Homecomings can be sweet.
Unfortunately for Jason Kreis and Chris Wingert, tonight's return to the confines they called home was anything but. Coming off a furious comeback draw against the Chicago Fire last Friday, I expected the Blues to channel that energy and serve up a competitive game against Real Salt Lake. For the first 20 minutes, they did that. They tested goalkeeper Nick Rimando on multiple occasions. The best chance was this beauty by Mix Diskerud, 20 minutes in:
Through this now 10-game losing streak, mental mistakes have absolutely destroyed New York City. Even as they tested the RSL defense, the Blues were letting Real's midfield and forwards surge forward. Twice in the first 20 minutes, Saunders had to bail out his back line. This season, New York City have given up seven goals in the first 30 minutes of games.
Make that eight. David Villa tries to do something special, but can't. Real's midfield pounces on the ball, works it forward. Defender Shay Facey, who's been some distance short of adequate in his appearances, gets caught out. That's all it takes for midfielder John Stertzer to score his first career goal. Facey may be at fault there, but let's be real: this isn't just one player. This is a systemic failure. This keeps happening over, and over, and over.
At some point, the players have to take ownership of what's going on on the field. Twelve games in, that hasn't happened. When I watch New York City play, what's become glaringly obvious to me is that they lack an on-field leader. There's no one on this roster who demonstrates the capacity to gather the team when they give up a goal and rally them to a comeback. There's no one on this team who can infuse belief into their fellow players.
New York City plays with the hope of victory, rather than with the expectation of it.
So, when they inevitably make a mistake — because all teams make them — or when they fall behind — because all teams lose — New York City sags, sighs, and slumps. And the result is yet another loss.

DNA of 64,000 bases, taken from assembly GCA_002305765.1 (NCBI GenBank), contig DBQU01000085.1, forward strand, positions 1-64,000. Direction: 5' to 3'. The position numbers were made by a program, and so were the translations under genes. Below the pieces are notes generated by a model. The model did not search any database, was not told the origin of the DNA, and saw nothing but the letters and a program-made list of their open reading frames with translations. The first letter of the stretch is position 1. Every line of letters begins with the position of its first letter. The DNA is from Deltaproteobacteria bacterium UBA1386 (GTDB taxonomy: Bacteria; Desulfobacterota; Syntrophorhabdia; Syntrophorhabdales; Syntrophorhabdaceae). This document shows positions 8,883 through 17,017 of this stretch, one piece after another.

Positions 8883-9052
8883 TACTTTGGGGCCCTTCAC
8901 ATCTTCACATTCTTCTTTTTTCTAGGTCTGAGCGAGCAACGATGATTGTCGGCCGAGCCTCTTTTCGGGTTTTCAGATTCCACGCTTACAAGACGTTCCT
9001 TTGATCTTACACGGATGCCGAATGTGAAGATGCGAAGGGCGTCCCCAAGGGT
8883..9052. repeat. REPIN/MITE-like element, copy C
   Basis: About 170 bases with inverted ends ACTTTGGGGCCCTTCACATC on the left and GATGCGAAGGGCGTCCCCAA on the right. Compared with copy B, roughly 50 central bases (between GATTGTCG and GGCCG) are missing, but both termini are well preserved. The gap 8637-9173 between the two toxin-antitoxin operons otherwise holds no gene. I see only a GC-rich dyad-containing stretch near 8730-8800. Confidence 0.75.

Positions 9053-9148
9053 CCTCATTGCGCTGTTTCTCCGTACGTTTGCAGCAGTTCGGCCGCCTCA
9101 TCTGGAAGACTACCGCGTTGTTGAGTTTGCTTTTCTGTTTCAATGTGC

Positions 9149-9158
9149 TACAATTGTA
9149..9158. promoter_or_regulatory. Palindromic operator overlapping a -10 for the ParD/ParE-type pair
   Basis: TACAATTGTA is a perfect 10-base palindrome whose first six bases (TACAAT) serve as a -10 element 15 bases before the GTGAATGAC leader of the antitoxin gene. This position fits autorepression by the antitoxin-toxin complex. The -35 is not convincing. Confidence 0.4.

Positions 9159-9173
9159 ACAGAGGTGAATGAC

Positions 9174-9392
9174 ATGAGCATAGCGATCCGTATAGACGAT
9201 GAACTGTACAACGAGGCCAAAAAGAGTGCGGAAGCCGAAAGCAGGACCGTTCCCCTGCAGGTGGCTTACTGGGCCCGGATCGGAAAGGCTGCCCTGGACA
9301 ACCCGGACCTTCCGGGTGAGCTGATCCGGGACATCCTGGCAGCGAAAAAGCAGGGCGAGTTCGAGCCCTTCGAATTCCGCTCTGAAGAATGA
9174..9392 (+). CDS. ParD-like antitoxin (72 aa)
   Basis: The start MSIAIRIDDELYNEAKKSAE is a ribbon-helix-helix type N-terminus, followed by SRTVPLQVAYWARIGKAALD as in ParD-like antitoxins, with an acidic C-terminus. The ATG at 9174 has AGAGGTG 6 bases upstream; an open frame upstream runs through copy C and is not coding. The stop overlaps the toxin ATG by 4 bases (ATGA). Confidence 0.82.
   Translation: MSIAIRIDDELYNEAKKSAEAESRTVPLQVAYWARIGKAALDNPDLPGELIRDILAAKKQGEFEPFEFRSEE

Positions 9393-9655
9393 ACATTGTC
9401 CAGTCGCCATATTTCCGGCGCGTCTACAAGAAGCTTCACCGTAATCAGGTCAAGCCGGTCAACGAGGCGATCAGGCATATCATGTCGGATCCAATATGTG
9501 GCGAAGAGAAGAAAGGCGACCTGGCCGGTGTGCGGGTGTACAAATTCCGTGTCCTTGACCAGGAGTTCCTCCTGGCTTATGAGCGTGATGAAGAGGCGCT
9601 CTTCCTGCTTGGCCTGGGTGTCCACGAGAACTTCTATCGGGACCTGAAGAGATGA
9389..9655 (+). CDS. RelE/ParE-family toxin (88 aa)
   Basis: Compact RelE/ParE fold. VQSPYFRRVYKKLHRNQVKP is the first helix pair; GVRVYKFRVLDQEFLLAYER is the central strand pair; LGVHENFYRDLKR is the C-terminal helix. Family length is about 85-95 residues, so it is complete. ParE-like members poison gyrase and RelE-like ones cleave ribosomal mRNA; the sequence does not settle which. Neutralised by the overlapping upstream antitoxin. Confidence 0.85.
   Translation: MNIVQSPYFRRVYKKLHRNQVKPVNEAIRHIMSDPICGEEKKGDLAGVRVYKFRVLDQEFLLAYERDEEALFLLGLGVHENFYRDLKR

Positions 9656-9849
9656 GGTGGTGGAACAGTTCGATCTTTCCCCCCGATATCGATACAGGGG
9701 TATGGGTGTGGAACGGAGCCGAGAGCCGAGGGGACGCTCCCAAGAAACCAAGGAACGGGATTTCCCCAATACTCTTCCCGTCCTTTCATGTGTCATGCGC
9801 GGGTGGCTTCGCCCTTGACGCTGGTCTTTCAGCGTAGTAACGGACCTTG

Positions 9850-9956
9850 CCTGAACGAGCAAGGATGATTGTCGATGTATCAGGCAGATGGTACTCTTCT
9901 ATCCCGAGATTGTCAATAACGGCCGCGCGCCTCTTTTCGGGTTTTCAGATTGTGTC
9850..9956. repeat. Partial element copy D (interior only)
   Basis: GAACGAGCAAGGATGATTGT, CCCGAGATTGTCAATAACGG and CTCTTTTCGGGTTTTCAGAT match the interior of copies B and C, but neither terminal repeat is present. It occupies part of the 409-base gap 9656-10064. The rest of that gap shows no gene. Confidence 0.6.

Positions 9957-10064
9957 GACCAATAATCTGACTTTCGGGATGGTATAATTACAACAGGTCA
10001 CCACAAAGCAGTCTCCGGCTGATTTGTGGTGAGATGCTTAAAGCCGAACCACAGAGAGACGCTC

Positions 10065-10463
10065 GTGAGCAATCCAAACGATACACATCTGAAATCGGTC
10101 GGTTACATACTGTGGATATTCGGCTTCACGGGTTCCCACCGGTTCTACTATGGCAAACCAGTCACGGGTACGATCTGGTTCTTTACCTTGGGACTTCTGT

But what about Frank Lampard? He's not that kind of player, nor has he ever been that kind of player. Even though Lampard is a Chelsea legend, and their all-time leading scorer, Chelsea's captain has been John Terry. Terry, not Lampard, is the guy who best embodies Chelsea's grim determination to win. Right now, I have no idea whom New York City can sign in the summer to fill that role. I'm not even sure someone like that is available.
That attitude — hoping for victory, instead of seizing it — was all too obvious with Real's second goal.
You see New York City giving RSL way too much space on the ball, as opposed to pressuring them. Luke Mulholland is free to caper down the sideline and cross the ball beautifully to Alvaro Saborio. Saborio splits defenders Jason Hernandez and Chris Wingert before scoring on a snap-down header to give Real a 2-0 lead.
And that's how it ended. At times, as the game drew to a close, RSL was straight up toying with New York City. The Blues never looked likely to score a goal, let alone two or three. They had their chances; Andrew Jacobson came painfully close, off beautiful service by Villa. But that was the outlier.
New York City's winless streak is now ten games. That's the ninth-longest in MLS history. They'll be playing the Houston Dynamo next Sunday at Yankee Stadium, and looking to make the right kind of history, as opposed to more of the wrong kind.